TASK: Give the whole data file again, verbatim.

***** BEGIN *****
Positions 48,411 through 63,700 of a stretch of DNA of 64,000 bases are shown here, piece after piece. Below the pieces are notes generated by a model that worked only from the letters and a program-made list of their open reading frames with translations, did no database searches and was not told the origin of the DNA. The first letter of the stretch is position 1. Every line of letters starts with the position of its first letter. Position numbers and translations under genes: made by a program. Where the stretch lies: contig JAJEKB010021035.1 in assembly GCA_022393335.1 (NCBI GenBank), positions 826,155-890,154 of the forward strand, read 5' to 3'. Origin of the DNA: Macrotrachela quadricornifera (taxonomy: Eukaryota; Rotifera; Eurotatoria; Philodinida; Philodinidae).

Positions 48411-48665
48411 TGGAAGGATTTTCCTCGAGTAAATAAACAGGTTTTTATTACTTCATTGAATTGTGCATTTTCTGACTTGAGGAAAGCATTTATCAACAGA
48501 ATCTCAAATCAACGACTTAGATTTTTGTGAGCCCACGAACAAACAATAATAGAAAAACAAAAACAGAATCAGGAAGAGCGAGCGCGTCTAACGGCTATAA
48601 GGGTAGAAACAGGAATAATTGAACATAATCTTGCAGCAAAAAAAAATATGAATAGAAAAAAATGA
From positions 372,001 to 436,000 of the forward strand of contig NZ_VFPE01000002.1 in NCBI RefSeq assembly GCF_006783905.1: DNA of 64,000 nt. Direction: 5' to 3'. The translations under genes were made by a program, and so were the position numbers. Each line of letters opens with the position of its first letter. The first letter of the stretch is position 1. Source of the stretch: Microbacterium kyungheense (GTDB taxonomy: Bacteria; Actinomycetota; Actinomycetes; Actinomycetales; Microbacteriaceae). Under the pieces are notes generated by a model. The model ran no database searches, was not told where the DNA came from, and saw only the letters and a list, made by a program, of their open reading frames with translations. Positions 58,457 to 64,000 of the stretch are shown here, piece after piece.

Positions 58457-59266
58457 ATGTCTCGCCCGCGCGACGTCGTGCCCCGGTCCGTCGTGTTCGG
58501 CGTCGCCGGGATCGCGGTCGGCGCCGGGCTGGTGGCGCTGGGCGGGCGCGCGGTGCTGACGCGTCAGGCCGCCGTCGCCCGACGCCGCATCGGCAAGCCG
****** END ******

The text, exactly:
Positions 48,411 through 63,700 of a stretch of DNA of 64,000 bases are shown here, piece after piece. Below the pieces are notes generated by a model that worked only from the letters and a program-made list of their open reading frames with translations, did no database searches and was not told the origin of the DNA. The first letter of the stretch is position 1. Every line of letters starts with the position of its first letter. Position numbers and translations under genes: made by a program. Where the stretch lies: contig JAJEKB010021035.1 in assembly GCA_022393335.1 (NCBI GenBank), positions 826,155-890,154 of the forward strand, read 5' to 3'. Origin of the DNA: Macrotrachela quadricornifera (taxonomy: Eukaryota; Rotifera; Eurotatoria; Philodinida; Philodinidae).

Positions 48411-48665
48411 TGGAAGGATTTTCCTCGAGTAAATAAACAGGTTTTTATTACTTCATTGAATTGTGCATTTTCTGACTTGAGGAAAGCATTTATCAACAGA
48501 ATCTCAAATCAACGACTTAGATTTTTGTGAGCCCACGAACAAACAATAATAGAAAAACAAAAACAGAATCAGGAAGAGCGAGCGCGTCTAACGGCTATAA
48601 GGGTAGAAACAGGAATAATTGAACATAATCTTGCAGCAAAAAAAAATATGAATAGAAAAAAATGA
From positions 372,001 to 436,000 of the forward strand of contig NZ_VFPE01000002.1 in NCBI RefSeq assembly GCF_006783905.1: DNA of 64,000 nt. Direction: 5' to 3'. The translations under genes were made by a program, and so were the position numbers. Each line of letters opens with the position of its first letter. The first letter of the stretch is position 1. Source of the stretch: Microbacterium kyungheense (GTDB taxonomy: Bacteria; Actinomycetota; Actinomycetes; Actinomycetales; Microbacteriaceae). Under the pieces are notes generated by a model. The model ran no database searches, was not told where the DNA came from, and saw only the letters and a list, made by a program, of their open reading frames with translations. Positions 58,457 to 64,000 of the stretch are shown here, piece after piece.

Positions 58457-59266
58457 ATGTCTCGCCCGCGCGACGTCGTGCCCCGGTCCGTCGTGTTCGG
58501 CGTCGCCGGGATCGCGGTCGGCGCCGGGCTGGTGGCGCTGGGCGGGCGCGCGGTGCTGACGCGTCAGGCCGCCGTCGCCCGACGCCGCATCGGCAAGCCG